Category Archives: middle east

The Harder Alternative

Friends of Padre Steve’s World,

The past few weeks I have been pondering something that to most people that I know is a major war on the Korea Peninsula that will spread throughout that region and may not leave the continental United States untouched, as well as the strong possibility of a conflict between Saudi Arabia and Iran that would naturally end up involving the United States as an ally of the Saudis. If both of these conflicts began around the same time they could become the progenitors of a world war, the likes of which has not been seen or experienced since the Second World War.

As I look around it seems that most people regardless of their political beliefs, be they liberal or conservative, or the radicals who seem to have pushed aside the traditional mainstream conservatives and liberals; do not seem to think that anything really bad is going to happen. In the Middle East the Sunni-Shia Muslim Civil War is about to explode while in the long developing North Korea standoff we have a North Korean dictator who is not going to back down from his quest for fully operational ICBMs facing off against an American President who seems to be chomping at the bit to get his chance to eliminate the North Korean threat.

In each theater the actors seem to be pushing the operational and strategic envelope leaving little chance for diplomatic maneuver and increased chances of a miscalculation that could result in wars that are just not conceivable to must people following the collapse of the Berlin Wall, the Warsaw Pact, and the end of the Cold War.

As a historian and a career military officer I not only can imagine it but can see it coming and what frustrates the hell out of me is that so few people I know can se it and even fewer are prepared for the harder alternative of what has to be done when things go to shit. The fact is that most people, military and civilians alike live in a Cloud-Cuckoo-Land where wars remain small, manageable, and involve relatively few casualties. The wars of the past two decades have blinded us to the fact that the coming wars will be unlike our generation has seen and will be as disruptive to the global system as was the First World War. Barbara Tuchman wrote:

“One constant among the elements of 1914—as of any era—was the disposition of everyone on all sides not to prepare for the harder alternative, not to act upon what they suspected to be true.

Because I can see the disaster unfolding I am doing my best to prepare myself and the men and women who I supervise or work with, physically, mentally, professionally, and spiritually for what is coming but I feel like I voice in the wilderness. I would hope to be proven wrong by events, but I don’t see that happening as governments on all sides are moving closer to war. As the pressure continues to build and preparations, exercises, and shows of force become a substitute for diplomacy and the careful use of all elements of national power to contain these crises we should not be surprised when we wake up and find that the unthinkable is now reality.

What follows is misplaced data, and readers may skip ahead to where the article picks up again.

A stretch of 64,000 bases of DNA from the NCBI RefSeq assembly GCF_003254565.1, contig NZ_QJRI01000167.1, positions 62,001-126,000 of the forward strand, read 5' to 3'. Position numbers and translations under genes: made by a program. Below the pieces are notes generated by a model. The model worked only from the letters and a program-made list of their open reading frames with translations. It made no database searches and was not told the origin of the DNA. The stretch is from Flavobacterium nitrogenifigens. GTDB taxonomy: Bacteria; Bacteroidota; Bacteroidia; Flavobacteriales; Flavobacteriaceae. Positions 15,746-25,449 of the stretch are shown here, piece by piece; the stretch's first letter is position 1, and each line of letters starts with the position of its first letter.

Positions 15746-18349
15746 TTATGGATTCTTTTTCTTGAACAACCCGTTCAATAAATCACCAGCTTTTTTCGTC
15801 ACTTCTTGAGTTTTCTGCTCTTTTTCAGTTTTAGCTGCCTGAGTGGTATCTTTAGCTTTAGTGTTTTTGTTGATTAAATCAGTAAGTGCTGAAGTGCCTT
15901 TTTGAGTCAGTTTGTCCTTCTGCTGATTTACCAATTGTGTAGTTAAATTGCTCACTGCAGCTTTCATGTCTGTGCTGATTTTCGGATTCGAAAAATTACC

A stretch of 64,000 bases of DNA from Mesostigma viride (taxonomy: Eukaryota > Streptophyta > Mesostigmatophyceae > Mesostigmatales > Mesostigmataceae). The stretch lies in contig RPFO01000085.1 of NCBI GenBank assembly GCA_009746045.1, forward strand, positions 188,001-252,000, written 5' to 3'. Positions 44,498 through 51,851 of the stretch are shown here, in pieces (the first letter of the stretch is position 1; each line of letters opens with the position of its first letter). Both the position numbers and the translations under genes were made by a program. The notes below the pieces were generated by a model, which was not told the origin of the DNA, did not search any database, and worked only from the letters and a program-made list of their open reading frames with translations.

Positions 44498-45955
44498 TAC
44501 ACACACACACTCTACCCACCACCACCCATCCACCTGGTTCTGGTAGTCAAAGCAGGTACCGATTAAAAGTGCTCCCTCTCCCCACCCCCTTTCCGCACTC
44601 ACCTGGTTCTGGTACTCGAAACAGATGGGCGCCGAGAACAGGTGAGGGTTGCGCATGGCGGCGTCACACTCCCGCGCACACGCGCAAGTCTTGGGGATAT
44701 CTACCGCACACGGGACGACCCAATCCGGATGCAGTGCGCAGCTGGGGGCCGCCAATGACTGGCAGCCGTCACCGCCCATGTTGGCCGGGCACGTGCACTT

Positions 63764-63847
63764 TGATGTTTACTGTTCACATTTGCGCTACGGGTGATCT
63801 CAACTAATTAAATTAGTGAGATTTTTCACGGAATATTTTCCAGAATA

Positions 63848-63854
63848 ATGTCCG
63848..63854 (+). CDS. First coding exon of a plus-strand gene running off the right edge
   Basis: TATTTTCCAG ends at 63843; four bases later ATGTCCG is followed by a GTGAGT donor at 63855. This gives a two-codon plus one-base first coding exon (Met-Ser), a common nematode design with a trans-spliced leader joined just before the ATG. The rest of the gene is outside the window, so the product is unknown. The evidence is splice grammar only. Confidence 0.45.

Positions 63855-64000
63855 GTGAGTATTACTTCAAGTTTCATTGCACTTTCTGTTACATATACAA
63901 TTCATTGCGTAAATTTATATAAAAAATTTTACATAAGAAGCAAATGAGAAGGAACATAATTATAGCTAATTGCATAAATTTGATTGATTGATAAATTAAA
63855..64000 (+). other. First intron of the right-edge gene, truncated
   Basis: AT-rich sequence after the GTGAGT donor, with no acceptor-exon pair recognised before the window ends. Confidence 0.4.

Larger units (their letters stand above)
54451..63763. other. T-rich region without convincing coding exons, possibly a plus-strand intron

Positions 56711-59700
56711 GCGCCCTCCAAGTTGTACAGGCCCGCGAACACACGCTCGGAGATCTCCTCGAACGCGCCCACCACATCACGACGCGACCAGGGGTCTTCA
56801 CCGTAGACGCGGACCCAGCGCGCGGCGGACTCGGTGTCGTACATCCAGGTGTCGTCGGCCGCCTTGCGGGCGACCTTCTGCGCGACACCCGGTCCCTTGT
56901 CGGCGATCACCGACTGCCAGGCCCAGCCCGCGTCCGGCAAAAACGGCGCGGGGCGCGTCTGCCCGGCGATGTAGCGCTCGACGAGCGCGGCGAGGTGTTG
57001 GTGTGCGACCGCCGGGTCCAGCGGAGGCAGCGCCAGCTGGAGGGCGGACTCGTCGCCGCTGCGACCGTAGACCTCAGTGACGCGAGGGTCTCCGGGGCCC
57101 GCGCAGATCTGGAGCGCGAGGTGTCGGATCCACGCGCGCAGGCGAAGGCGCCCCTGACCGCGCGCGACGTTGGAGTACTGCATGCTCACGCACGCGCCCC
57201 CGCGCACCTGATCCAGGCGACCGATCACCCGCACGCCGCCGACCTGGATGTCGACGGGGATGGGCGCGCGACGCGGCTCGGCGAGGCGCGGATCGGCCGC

Anyway, that’s all for tonight. Until tomorrow.

Peace

Padre Steve+

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Filed under History, Korean Conflicts, Loose thoughts and musings, middle east, Military, national security, News and current events, Political Commentary

The Harder Alternative

Friends of Padre Steve’s World,

The past few weeks I have been pondering something that to most people that I know is a major war on the Korea Peninsula that will spread throughout that region and may not leave the continental United States untouched, as well as the strong possibility of a conflict between Saudi Arabia and Iran that would naturally end up involving the United States as an ally of the Saudis. If both of these conflicts began around the same time they could become the progenitors of a world war, the likes of which has not been seen or experienced since the Second World War.

As I look around it seems that most people regardless of their political beliefs, be they liberal or conservative, or the radicals who seem to have pushed aside the traditional mainstream conservatives and liberals; do not seem to think that anything really bad is going to happen. In the Middle East the Sunni-Shia Muslim Civil War is about to explode while in the long developing North Korea standoff we have a North Korean dictator who is not going to back down from his quest for fully operational ICBMs facing off against an American President who seems to be chomping at the bit to get his chance to eliminate the North Korean threat.

In each theater the actors seem to be pushing the operational and strategic envelope leaving little chance for diplomatic maneuver and increased chances of a miscalculation that could result in wars that are just not conceivable to must people following the collapse of the Berlin Wall, the Warsaw Pact, and the end of the Cold War.